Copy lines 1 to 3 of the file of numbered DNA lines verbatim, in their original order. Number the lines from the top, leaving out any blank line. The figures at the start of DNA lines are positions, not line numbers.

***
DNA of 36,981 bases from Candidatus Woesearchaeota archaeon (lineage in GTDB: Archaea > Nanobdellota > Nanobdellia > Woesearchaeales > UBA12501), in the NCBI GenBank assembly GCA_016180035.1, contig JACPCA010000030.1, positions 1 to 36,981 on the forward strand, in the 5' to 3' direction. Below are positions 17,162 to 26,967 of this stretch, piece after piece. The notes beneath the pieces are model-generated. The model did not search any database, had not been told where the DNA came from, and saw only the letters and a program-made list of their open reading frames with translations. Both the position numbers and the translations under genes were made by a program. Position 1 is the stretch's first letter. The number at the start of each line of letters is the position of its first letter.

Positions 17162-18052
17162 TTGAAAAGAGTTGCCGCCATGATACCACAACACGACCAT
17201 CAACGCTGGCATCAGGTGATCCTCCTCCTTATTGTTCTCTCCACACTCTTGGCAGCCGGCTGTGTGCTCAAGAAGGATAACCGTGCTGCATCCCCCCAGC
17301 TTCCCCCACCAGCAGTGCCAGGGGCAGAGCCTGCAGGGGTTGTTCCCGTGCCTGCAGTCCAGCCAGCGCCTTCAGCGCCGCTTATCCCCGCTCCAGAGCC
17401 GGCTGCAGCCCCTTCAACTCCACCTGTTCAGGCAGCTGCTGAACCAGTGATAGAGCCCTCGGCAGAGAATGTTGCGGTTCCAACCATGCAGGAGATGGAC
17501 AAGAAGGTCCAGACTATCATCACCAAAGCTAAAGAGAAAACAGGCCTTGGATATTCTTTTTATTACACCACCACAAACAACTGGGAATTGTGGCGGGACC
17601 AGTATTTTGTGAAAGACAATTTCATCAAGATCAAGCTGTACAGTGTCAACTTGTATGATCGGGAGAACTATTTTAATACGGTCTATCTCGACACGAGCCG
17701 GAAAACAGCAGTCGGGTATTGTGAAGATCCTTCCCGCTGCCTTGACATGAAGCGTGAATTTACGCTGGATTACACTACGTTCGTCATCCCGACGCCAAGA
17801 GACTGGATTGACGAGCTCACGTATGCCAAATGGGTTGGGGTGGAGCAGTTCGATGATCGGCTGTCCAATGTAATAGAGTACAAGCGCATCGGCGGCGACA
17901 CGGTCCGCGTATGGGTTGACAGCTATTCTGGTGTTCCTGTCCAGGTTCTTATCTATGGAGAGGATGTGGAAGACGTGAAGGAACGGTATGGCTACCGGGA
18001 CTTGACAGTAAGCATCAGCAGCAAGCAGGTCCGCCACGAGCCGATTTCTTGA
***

DNA of 36,981 bases from Candidatus Woesearchaeota archaeon (lineage in GTDB: Archaea > Nanobdellota > Nanobdellia > Woesearchaeales > UBA12501), in the NCBI GenBank assembly GCA_016180035.1, contig JACPCA010000030.1, positions 1 to 36,981 on the forward strand, in the 5' to 3' direction. Below are positions 17,162 to 26,967 of this stretch, piece after piece. The notes beneath the pieces are model-generated. The model did not search any database, had not been told where the DNA came from, and saw only the letters and a program-made list of their open reading frames with translations. Both the position numbers and the translations under genes were made by a program. Position 1 is the stretch's first letter. The number at the start of each line of letters is the position of its first letter.

Positions 17162-18052
17162 TTGAAAAGAGTTGCCGCCATGATACCACAACACGACCAT